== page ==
Whatever you may think of Alessand or of the turn of events that he’s caused (a topic I’ll return to shortly) let there be no question that he’s caused one one hell of a turn of events. The entire story is pretty much re-shaped now, in ways no one would have predicted before he did what he did. In a way it feels like Charioce is Hitler, Alessand is Japan, this is December 7, 1941 and poor little Mugaro is Pearl Harbor. And it’s a well-established fact that as angry as the American people were after Pearl Harbor, Hitler was pretty damn pissed off himself.
Let’s talk about Alessand for a moment. I like to give characters the benefit of the doubt, but there are certain “no exceptions” areas as far as I’m concerned, and child-murder would be one of them. There are no excuses for what he’s done and I’ll feel no pity for him, whatever his fate (hopefully it’s a cruel one). That said, strictly in narrative terms I don’t totally buy that Alessand would have done what he did when he did – we got to that point awfully quickly if you ask me. Maybe if he’d been dead drunk or something, but – really? Killing a little boy, just like that? And for what – nothing, that’s what, because once Alessand sees what really goes into joining the Onyx Knights (which any idiot could have guessed) he’s too gutless to actually do it.
Alessand has pissed off the wrong people, that’s for sure. As horrible as El’s death was, seeing Azazel shed tears unabashedly was almost beautiful – a defining moment for his character. He and Jeanne are convinced that Alessand (Favaro has witnessed him fleeing the scene of the crime) was acting on orders from the king (Kaisar suspects the truth), and each sets off on their path of revenge in their own fashion. For Azazel that’s a trip to the Land of Demons to remonstrate with Lucifer to finally get off his tail and act. For Jeanne it’s a trip to the Land of Gods, to gather their full power against the man she believes murdered her son.
Charioce is another man I’ll never feel sympathy for, but in a way he’s a victim here because of course, he had no direct involvement in Mugaro’s death. But the funny thing is, he indirectly tried to cause it on multiple occasions, so I don’t think that makes him any less culpable. Lucifer is, as ever (of late) an equivocating mess, even when Azazel calls him out as a coward. But when he sees how adamant Azazel is that a rebellion is coming and that he’s going to act either way, Lucifer finally consents to act – and is almost immediately rewarded with an announcement from on-high by Jeanne that the wrath of Heaven is about to befall the Kingdom of Man.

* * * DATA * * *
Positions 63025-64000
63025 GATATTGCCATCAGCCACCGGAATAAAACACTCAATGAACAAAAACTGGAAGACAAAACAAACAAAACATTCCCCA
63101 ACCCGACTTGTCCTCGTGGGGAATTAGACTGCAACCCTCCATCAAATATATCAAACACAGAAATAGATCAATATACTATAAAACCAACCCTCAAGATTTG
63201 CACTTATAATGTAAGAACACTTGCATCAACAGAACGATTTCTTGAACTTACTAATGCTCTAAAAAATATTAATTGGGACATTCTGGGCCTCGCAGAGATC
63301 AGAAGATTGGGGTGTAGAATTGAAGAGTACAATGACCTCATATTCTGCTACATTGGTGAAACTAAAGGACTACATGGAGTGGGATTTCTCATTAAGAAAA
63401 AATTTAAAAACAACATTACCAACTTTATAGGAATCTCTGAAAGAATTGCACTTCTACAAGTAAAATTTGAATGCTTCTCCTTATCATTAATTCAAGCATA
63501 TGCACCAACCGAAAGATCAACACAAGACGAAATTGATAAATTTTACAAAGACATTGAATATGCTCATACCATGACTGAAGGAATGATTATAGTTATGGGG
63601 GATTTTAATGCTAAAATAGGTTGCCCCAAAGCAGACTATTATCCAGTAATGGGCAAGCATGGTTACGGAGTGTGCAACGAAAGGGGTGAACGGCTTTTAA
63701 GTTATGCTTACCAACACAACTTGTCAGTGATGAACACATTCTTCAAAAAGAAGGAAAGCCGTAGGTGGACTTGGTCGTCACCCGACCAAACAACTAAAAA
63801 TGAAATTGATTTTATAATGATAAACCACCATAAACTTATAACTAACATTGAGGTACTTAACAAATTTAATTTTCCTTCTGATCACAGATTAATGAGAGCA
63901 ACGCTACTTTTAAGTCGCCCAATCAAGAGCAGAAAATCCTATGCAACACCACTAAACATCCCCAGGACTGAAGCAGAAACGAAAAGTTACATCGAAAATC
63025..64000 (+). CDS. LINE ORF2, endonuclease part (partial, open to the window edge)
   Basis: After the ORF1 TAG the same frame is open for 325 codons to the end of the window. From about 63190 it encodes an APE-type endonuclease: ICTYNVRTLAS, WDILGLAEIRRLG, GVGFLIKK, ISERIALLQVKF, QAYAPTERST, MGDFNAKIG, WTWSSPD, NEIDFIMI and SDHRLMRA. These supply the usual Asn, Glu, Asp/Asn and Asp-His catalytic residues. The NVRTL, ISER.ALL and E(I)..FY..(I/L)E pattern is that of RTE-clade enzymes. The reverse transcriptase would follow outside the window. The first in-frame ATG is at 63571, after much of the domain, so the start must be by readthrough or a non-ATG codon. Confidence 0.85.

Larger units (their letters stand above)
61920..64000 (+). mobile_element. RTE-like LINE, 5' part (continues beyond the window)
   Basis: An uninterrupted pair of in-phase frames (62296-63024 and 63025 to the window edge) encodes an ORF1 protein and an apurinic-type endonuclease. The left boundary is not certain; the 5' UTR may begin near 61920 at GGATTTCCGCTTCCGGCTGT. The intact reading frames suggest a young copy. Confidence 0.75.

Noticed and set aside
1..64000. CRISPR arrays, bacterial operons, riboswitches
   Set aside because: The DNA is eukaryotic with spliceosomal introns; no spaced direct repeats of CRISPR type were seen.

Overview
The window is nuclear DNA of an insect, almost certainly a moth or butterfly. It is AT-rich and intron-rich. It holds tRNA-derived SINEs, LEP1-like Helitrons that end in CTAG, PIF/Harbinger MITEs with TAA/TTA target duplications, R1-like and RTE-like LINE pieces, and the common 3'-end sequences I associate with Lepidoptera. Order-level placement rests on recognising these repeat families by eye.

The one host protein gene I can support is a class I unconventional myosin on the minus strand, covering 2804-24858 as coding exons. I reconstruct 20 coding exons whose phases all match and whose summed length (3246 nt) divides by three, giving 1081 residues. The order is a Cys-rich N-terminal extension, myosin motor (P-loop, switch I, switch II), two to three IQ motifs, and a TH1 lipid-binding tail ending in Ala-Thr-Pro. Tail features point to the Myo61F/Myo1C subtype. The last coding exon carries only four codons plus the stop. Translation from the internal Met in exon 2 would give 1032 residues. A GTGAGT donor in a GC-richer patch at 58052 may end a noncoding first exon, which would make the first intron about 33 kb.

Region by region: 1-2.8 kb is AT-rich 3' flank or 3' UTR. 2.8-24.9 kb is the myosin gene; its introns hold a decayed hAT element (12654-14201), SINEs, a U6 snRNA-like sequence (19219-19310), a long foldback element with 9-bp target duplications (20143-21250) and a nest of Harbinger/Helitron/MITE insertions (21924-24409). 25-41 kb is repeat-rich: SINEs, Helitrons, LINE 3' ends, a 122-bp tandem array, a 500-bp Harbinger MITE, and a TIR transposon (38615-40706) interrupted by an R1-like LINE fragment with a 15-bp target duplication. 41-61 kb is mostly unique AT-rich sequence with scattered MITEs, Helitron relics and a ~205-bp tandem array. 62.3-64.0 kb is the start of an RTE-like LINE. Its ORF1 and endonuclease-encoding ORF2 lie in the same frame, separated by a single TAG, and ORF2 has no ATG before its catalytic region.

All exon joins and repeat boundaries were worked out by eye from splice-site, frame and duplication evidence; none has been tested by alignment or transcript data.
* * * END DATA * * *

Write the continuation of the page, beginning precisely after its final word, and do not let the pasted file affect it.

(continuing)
Then we have Nina, who in her own way is another person you really don’t want to piss off. Her reaction to El’s murder may be the saddest of all, for how blasé it is – she admits something is “broken” inside her after all the losses she’s seen. It’s only when she’s cleaning Bacchus’ carriage and sees Mugaro’s girlish clothes that Nina finally allows herself to vent her grief – which she does in characteristically enthusiastic fashion. Favaro goes to her, as you knew he would, and it seems her resolve is clear now – Charioce is evil and he must be stopped. Even if it’s a half-misapprehension that’s caused her to come around, she’s arrived at the right decision in the end.
We’re left with the same question we were at the end of last week’s episode – is Mugaro-chan really dead? I have a hard time believing that myself – it seems to make so little sense for his character arc to end this way. But perhaps he’s a victim of plot necessity – his death was obviously the main catalyst to kick the story into its final act. I’ll be disappointed if that turns out to be true, because it would be extremely anti-climactic for a character with one of the two most developed arcs in “Virgin Soul” But El is an angel, and Rita is a zombie mage – I’m not going to write his epitaph just yet…